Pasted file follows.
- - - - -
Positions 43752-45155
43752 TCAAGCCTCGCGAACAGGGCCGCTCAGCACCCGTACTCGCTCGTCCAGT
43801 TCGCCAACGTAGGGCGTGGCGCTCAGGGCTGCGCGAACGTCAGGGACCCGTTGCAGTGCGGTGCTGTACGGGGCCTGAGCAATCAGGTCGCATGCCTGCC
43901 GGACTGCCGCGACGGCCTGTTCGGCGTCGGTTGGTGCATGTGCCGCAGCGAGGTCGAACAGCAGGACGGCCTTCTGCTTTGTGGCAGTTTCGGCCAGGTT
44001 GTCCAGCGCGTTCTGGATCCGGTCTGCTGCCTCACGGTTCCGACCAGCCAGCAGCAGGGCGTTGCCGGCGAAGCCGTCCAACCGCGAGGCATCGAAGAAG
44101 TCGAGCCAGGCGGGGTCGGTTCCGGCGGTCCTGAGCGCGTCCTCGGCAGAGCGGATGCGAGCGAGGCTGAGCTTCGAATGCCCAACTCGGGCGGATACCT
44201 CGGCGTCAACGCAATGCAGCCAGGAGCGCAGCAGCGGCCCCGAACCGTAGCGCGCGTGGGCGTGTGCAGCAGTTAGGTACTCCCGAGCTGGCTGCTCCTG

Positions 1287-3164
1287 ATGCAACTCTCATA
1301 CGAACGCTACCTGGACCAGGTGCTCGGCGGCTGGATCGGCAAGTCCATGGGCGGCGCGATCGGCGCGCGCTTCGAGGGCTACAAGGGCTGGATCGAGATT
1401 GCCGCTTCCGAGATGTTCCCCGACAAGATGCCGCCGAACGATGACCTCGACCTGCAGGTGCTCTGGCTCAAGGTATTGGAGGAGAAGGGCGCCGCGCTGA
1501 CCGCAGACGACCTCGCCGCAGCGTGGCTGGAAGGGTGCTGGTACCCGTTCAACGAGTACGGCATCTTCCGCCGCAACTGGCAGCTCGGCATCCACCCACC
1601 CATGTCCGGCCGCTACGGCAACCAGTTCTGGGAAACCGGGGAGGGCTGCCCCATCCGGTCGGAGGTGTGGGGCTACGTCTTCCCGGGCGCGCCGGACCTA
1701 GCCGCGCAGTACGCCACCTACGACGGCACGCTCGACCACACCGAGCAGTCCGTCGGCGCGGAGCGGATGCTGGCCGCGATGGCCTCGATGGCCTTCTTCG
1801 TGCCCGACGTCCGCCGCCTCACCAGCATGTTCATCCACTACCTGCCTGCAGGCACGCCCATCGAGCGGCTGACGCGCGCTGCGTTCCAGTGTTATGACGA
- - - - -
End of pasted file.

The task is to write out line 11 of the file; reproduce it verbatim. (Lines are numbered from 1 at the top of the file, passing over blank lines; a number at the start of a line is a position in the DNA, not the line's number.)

1401 GCCGCTTCCGAGATGTTCCCCGACAAGATGCCGCCGAACGATGACCTCGACCTGCAGGTGCTCTGGCTCAAGGTATTGGAGGAGAAGGGCGCCGCGCTGA